Dr. Michael Thompson
Intro to Sociology
October 10, 2011
I have read and studied Chapter 8 in the Sociology in Our Times textbook and wish to share what I’ve learned. Global Stratification refers to the unequal distribution of wealth, power, and prestige on a global basis, resulting in people having vastly different lifestyles and life chances both within and among the nations of the world. For example, the world is divided into unequal segments characterized by extreme differences in wealth and poverty. “The income gap between the richest and the poorest 20 percent of the world population continues to widen.” After World War 2, the terms “First World”, “Second World”, “Third World” was introduce by social analysts to distinguish among nations on the basis of their levels of economic development and the standard of living of their citizens. First World nations were said to consist of the rich, industrialized nations that primarily had capitalist economic systems and democratic political systems. The main countries noted as First World countries were USA, Canada, Japan, Great Britain, Australia, and New Zealand. Second World countries were said to be countries with at least a moderate level of economic development and a moderate standard of living. The main countries listed for Second World countries are China, North Korea, Vietnam, Cuba, and portions from the former USSR. Third world countries are the poorest countries, with little or no industrialization and the lowest standards of living, shortest life expectancies, and highest rates of mortality.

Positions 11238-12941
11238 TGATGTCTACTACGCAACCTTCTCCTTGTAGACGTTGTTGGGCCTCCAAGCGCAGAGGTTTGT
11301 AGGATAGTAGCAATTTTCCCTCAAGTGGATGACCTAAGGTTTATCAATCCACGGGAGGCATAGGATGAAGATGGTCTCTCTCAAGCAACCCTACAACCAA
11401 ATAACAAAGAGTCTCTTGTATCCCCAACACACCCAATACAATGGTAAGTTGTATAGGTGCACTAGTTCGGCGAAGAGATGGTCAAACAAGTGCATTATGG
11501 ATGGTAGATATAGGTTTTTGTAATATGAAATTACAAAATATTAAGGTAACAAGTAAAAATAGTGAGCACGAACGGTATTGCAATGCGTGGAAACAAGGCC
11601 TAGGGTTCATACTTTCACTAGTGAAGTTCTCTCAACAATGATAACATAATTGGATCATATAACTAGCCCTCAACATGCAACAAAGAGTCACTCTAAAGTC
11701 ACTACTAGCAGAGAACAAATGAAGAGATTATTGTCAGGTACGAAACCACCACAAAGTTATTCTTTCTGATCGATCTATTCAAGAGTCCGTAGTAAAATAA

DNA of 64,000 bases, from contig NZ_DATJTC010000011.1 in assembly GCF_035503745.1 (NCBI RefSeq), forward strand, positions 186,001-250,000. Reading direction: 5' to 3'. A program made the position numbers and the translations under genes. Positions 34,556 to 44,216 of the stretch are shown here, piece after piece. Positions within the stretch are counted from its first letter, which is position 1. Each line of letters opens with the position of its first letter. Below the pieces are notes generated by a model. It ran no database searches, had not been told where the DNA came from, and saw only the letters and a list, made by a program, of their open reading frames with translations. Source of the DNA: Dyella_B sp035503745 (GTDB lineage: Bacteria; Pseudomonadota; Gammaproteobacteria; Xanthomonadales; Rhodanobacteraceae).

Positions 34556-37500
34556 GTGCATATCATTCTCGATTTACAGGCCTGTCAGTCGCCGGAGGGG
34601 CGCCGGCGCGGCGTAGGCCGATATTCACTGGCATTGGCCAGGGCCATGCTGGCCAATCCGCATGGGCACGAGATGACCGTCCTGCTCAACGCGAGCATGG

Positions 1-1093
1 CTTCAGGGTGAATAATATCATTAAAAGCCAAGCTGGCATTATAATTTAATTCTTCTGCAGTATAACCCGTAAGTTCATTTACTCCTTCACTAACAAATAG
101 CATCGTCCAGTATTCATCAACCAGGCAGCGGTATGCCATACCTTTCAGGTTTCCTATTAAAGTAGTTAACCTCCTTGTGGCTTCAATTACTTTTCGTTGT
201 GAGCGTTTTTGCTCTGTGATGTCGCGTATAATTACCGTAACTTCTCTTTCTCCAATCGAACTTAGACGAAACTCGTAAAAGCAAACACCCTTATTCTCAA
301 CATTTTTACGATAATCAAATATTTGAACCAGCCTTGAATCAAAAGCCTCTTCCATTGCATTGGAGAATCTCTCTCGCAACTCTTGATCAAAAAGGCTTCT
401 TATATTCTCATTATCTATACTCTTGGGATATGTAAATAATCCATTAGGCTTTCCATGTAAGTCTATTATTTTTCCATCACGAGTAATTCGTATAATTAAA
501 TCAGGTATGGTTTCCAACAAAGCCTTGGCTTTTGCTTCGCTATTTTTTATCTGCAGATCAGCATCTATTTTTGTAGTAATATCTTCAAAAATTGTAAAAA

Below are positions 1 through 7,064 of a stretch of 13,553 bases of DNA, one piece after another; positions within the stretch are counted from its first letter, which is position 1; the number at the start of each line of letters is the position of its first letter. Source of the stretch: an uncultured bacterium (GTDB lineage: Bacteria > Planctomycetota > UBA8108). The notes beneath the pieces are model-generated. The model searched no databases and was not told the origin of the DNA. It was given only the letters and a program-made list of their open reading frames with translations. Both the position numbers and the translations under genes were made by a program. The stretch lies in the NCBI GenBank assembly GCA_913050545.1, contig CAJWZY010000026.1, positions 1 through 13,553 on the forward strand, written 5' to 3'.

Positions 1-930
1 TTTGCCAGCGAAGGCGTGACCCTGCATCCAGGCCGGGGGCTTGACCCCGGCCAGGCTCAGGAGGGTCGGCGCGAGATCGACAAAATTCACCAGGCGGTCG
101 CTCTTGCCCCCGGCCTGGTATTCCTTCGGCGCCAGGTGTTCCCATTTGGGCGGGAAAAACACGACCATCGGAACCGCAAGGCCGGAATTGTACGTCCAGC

“Today, the World Bank focuses on three development themes: people, the environment, and the economy.” The Worlds economy is classified by levels of income. Low-Income Economies are where most people engage in agricultural pursuits, reside in nonurban areas, and are impoverished. About half of the world’s population lives in the forty nine low-income economies. Middle-Income Economies are divided by The World Bank by middle-income economies into lower-middle-income ($936-$3,705) and upper-middle-income ($3,705-$11,455). Middle-Income economies make up about one-third of the world’s population resides in the ninety-five nations. Modernization theory-a perspective that links global inequality to different levels of economic development and suggests that low-income economies can move to middle-and high income economies by achieving self-sustained economic growth. Dependency theory states that global poverty can at least partially be attributed to the fact that the low-income countries have been exploited by the high-income countries. Core nations are dominant capitalist centers characterized by high levels of industrialization and urbanization. Semi peripheral nations are more developed than peripheral nations but less developed than core nations. Peripheral nations are dependent on the core nations for capital, have little or no industrialization (other than what may be brought in by core nations), and have uneven patterns of urbanization. So in closing Global stratification refers to the unequal distribution of wealth, power, and prestige on a global basis which results in people having vastly different life-styles and life chances both within and among the nations of the world. “Today, the income gap between the richest and the poorest 20 percent of the world population continues to widen, and within some nations the poorest one-fifth of the population has an income that is only a slight fraction of the overall average per capita income for that country.” Therefore, this is what I have studied and learned from chapter 8 Global Stratification.